On Unknown Soil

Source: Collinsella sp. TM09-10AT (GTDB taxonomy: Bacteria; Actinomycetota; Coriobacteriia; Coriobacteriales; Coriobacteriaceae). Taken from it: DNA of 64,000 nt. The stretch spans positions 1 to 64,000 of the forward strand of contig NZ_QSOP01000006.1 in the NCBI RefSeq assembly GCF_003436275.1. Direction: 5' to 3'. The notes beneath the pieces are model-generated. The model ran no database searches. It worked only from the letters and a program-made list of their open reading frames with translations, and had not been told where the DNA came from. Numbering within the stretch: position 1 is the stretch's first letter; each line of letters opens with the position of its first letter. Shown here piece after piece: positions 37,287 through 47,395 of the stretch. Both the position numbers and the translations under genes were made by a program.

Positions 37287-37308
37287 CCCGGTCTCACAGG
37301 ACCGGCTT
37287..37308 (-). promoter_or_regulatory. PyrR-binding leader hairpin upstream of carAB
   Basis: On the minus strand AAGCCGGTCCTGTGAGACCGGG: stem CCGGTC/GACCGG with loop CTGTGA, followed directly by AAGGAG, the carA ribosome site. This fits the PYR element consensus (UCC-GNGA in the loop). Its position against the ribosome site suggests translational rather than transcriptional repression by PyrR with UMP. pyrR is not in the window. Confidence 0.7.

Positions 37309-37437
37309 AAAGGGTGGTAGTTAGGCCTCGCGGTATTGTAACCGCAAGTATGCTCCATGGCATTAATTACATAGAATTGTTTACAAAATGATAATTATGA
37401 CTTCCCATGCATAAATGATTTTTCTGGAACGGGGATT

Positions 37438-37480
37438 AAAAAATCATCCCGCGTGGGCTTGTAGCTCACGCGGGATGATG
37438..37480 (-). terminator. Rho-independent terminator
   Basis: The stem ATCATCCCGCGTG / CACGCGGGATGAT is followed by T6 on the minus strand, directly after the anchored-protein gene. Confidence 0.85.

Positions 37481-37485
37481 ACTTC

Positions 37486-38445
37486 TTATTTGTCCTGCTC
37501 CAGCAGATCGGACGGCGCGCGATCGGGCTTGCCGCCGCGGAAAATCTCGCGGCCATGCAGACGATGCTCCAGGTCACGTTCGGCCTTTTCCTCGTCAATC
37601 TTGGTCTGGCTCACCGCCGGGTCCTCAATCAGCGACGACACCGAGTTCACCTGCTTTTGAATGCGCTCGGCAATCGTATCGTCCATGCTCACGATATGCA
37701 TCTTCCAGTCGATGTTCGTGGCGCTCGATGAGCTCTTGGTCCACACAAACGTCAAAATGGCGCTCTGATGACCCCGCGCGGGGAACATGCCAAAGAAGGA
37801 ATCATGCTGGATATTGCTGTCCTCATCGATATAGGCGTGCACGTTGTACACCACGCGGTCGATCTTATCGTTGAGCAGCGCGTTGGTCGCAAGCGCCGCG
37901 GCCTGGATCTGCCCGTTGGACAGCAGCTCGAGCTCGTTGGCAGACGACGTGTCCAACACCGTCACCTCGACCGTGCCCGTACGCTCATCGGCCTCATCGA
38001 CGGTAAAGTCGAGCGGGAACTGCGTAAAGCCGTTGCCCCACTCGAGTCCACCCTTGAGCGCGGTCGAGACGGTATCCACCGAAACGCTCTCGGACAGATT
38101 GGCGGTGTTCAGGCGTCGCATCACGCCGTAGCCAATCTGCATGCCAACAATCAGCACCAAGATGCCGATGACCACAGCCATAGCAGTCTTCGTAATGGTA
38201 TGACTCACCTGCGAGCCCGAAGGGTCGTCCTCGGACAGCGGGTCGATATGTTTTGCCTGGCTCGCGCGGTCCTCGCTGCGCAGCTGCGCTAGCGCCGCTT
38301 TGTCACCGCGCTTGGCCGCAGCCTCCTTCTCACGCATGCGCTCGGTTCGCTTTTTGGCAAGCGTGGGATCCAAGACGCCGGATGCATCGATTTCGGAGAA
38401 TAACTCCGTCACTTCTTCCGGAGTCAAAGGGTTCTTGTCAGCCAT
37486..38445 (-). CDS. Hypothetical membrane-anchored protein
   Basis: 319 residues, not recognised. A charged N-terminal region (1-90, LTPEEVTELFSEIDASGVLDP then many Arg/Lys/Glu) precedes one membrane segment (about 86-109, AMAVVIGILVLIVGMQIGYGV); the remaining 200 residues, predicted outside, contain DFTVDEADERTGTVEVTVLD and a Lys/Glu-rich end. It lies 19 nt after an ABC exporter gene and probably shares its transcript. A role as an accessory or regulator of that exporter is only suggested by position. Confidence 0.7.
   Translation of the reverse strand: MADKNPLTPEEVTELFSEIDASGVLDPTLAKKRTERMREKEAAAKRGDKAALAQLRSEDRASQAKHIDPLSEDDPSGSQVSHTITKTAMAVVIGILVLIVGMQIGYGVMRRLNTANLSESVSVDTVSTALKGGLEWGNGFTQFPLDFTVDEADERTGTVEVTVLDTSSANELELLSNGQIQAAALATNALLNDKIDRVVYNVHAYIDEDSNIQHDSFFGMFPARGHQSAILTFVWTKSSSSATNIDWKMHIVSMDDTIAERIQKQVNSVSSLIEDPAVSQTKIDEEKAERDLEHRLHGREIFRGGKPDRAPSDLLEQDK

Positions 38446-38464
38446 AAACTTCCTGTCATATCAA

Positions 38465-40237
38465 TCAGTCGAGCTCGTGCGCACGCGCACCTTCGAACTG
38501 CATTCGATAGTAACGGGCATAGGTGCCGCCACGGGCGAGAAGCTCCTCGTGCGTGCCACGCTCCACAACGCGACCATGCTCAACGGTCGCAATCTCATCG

Hotpress Magazine 12th Feb 2003 The Array - on unknown soil Karl Burke and Giles Packham have been concentrating on their studio work to date, which explains why they haven't been hob-nobbing with the electronica kids at DEAF or Wonky. Such dedication and diligence shows, as the production standards of their debut are superb. As Kittser recently pointed out in these pages, there are drawbacks in making it too easy to release a record, clogging up the world with good ideas neutered by bargain basement production, therefore it is assuring to hear something as confident and impeccably self-crafted as this sterling debut. Prior to The Array, Giles Packham turned his hand to film and theatre production scores, and it shows on the rich, spookily cinematic layers of On Unknown Soil. This is highly atmospheric stuff, charged with unexpected noises; the rattle and hum of traffic, deranged beatboxes kicking off and settling back into an eerie calm, gentle shuffles and strange clanging. But these days it's nearly predictable and passe to be diverse. Eclectic has become a dirty word, the refuge of the charlatan and the jack of all trades and the master of none. Hence, it's refreshing to hear Arabian and eastern sounds and influences informing the music without sounding in the slightest contrived or forced. On Unknown Soil blends beautifully, but is still a bareknuckle ride through sound. The closing 'Greenland' is a fifteen-minute plus epic, leaving us on a suitably mysterious note. These are fertile lands. Eamon Sweeney -- The Irish Times, The Ticket, Electronica, December 12 2002 It's the Arabic swirl of the title track that alerts you to just how The Array's Karl Burke and Giles Packham differ from your common-or-garden capital city electroids. Both this motif and the simple digi-dub sound-bed on which it's placed are lovingly crafted and speak volumes for the pair's experience to date as film scorers and experimental producers. Elsewhere, it's the energy created when all manner of sounds from techno to ambient are fused which stands out. While sometimes these creations can be a little too slight and skewered for their own good (see She Grinds The Coffee), they do have occasions, like White Sands, when that moment extends into something far more interesting and beguiling. Another collection to add to the ever-growing canon of fine Irish electronica. Jim Carroll -- Sunday Tribune 01.12.02 These are good days for experimental music in Dublin. The Dublin duo's debut album is a dazzling blend of electronic noodling and clattering beats, but it is not your run of the mill post-rock. There are touches of various genres throughout On Unknown Soil; the opening track, unsurprisingly titled 'On Unknown Soil' manages to sound faintly Arabic, with it's wild, undulating melodies. Elsewhere cowbells, dubby bass and just about everything you can imagine make an appearance. A promising debut. Anna Carey -- Exepose - Exeter Student Music 02.06.03 Most people groan when they hear the term post-rock with it's images of dull atmospherics pandered by people like Hood. Thankfully that genre is now deader than Mogwai (new album or not), leaving decent groups like The Array to pick up the mantle and mix it up a bit. Instead of boring you into a coma, The Array add dub, techno and electronica to the beats department and a very distinct Arabic and Bulgarian theme to the whole endeavour. The results are simply amazing, resembling in many senses a sort of ethereal, intellectual take on Natacha Atlas' early New Age albums. Given all these disparate elements you'd be forgiven for thinking they're from Morocco or some trendy area of Eastern Europe but in fact these guys are from Dublin. What's sad is that this album is likely to get very little press despite being very very good. The World music influences are enough to differentiate itself from Fourtet's folk-tronica and he like and being a part (at least in my imagination) of the thriving World/ Dance music trend at the moment. It's worth the special order in Virgin, trust me. (AB) -- LOGO Magazine May 2003 An amalgam of Arabian beats, Bulgarian folk, dub, new wave, techno and electronica might not be the first thing that springs to mind when given the information that The Array hail from Dublin, so what to think when told that Giles Packham is a classically trained musician and Karl Burke is a solicitor? Check the calendar, is it April 1st? As career changes go this ranks alongside Elvis Presley swearing celibacy and entering a monastery, and the results can only be labelled post-post-everything. Cowbells clang, wind whistles, things are hit and telephone tones ring out; on many levels this doesn't qualify as music at all. As a sensory experience however it's first rate, although it's appeal is likely to be limited to samplers and fellow musos Michael Ornadet.